Thursday, August 28, 2014


The list of invitations from friends who will be celebrating the last official weekend of summer that we will not be able to accept is quite lengthy. Likewise with the list of places that we thought might make for a great weekend getaway.  
However, neither list is as long as the one detailing pressing issues that seem to be growing exponentially faster than we can cross them off the list. A starter for the Jeep, a new DSL modem and its installation, completing the fourth chapter of the new book for editorial review, a couple of family issues requiring immediate attention, a tire for Barney the Wonder Truck, the replacement of the workshop that was delayed by the festival and its development, and a plumbing issue that is also vying for a place at the top of the list are but a few of the highlights. 
In regard to road trips and adventures, this could be our longest dry spell in years. The last grand adventure was our outing to Crown King back in mid spring. 
No complaints, I learned long ago to play the hand dealt while focusing on the simple goal of outlasting the competition. So, we suck it up and focus on an anniversary getaway in a few weeks, come hell or high water.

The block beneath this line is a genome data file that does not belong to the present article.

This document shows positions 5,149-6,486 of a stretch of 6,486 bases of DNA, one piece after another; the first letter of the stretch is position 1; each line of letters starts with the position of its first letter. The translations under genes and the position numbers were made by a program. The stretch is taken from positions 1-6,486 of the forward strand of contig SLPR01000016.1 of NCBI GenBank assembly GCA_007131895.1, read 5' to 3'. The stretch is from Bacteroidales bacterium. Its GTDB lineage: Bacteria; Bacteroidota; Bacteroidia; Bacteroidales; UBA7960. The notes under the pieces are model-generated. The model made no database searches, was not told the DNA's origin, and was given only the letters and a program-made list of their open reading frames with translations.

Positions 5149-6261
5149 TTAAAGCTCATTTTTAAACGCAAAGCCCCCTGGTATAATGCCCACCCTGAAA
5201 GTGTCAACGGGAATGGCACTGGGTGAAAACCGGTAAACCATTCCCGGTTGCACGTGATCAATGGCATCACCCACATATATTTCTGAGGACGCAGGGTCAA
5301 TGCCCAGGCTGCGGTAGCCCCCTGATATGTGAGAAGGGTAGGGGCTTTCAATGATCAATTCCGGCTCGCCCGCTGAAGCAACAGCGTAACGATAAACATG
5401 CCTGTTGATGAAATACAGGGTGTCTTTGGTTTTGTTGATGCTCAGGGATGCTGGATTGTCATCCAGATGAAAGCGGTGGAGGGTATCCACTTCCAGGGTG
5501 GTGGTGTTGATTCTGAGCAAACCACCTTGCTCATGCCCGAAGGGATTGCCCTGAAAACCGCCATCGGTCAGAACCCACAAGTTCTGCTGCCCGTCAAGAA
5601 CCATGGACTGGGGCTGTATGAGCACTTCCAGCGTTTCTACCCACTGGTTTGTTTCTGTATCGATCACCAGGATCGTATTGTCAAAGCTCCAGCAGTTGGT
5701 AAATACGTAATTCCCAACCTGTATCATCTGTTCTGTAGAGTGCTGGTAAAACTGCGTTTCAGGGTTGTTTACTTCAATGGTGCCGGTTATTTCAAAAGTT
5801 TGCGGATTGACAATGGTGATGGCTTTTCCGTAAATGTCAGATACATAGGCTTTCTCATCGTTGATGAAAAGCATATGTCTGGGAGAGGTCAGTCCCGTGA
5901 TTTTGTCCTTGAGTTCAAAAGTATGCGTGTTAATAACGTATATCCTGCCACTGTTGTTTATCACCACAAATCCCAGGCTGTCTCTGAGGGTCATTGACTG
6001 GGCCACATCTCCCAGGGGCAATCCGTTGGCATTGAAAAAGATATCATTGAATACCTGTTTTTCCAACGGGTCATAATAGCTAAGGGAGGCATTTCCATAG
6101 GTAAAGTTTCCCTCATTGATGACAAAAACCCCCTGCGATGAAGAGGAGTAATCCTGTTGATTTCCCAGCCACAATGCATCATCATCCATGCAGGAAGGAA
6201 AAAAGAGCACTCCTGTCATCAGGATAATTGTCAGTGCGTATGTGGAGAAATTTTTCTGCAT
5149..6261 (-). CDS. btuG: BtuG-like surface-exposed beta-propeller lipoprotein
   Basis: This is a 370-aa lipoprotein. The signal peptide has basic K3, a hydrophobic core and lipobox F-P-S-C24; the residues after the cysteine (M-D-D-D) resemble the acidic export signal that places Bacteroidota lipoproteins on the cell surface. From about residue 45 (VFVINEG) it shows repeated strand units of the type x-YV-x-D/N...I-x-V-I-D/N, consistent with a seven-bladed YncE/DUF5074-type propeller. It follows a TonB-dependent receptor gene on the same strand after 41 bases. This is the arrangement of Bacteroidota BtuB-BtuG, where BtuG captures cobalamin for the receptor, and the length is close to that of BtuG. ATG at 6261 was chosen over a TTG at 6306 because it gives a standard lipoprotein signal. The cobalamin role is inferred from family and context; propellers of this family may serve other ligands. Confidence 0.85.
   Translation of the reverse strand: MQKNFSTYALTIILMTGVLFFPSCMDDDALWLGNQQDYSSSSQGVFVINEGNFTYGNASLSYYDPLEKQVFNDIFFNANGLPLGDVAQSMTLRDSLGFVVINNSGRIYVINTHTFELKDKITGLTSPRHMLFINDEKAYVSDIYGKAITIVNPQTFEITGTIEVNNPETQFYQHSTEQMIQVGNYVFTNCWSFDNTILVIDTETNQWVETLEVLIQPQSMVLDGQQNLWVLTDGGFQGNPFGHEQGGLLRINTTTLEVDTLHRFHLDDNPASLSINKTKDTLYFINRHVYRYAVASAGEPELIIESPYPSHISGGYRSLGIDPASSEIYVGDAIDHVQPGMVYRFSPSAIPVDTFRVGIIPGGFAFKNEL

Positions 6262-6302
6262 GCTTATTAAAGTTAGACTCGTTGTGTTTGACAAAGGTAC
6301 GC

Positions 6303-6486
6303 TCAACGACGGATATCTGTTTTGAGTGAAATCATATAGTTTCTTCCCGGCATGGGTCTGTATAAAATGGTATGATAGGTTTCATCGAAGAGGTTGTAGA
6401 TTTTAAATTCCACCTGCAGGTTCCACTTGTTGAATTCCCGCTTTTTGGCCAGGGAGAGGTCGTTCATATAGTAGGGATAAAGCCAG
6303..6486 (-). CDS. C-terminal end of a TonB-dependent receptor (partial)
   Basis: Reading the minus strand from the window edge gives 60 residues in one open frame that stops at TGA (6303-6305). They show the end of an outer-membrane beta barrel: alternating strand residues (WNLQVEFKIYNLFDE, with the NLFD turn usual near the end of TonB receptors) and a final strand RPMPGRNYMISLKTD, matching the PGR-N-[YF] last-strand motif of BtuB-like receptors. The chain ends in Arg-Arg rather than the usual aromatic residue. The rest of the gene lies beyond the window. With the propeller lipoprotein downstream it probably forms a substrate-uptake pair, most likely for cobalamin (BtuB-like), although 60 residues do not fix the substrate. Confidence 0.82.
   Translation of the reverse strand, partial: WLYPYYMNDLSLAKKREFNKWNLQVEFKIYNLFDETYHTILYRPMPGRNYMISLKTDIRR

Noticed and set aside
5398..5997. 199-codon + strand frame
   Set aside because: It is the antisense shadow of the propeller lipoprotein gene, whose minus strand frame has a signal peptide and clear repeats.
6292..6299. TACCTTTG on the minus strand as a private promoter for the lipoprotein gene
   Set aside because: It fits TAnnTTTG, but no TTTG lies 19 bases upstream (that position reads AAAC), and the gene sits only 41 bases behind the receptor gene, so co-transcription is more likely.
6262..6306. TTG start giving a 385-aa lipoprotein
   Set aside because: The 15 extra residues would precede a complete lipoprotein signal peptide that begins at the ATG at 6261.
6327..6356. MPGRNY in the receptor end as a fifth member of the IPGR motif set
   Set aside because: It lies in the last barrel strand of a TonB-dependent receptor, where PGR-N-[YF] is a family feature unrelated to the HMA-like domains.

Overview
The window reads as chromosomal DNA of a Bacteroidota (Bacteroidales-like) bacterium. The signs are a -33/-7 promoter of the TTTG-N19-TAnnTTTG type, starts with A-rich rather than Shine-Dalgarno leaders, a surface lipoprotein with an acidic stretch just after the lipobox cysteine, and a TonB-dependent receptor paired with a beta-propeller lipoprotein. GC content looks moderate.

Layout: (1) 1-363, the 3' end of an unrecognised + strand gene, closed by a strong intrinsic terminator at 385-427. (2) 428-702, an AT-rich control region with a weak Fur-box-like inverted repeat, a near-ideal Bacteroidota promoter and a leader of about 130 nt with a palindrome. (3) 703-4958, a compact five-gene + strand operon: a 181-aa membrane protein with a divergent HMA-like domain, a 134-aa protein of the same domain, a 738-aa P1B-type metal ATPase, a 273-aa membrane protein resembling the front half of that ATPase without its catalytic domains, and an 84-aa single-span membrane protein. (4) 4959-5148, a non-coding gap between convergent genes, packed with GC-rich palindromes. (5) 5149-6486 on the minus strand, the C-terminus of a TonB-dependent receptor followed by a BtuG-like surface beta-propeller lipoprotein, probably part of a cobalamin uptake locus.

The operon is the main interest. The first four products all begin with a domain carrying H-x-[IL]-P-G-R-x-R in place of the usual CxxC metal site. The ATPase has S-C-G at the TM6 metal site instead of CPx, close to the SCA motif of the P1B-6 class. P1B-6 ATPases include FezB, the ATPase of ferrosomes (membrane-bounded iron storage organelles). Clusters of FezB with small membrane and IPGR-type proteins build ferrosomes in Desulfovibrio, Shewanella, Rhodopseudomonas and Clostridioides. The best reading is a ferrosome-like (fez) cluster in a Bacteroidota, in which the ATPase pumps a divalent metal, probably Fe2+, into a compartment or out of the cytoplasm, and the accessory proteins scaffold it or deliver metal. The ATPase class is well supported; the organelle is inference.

Looming on the horizon, Cuba Fest in Cuba, Missouri, a speaking engagement at Route 66 State Park, and other appearances that are still being added to the schedule. Then its a book signing in Burbank. That should keep us busy until the end of the year. 
Between now and Cuba Fest, we also have a few end of season meetings with friends as well as tour groups. Next week its dinner with our amigos from the Netherlands. Then there is another visit with Dale Butel and one of his tours from the land down under.
The backdrop for all of these endeavors and all of this drama is the proverbial crossroads we arrived at a few months ago. Left or right, forward or backward is the decision to be made and made soon but neither seems an ideal choice. I am rather positive that in years to come we will look back on this point in time with humor and even a bit of amazement. 
However, at this juncture it is like one of those pivotal moments in history. You would prefer to read about it in a book than live it. 
Now, does anyone know where I can find photos of Pierce-Pennant taxicabs built in the early 1920's? How about photos of the taxi cab bombings in Chicago during this period? Crime scene photos of the taxi in which Detroit Purple gang members were executed in 1925? 
Yes sir, the current book project is turning into quite an adventure in research.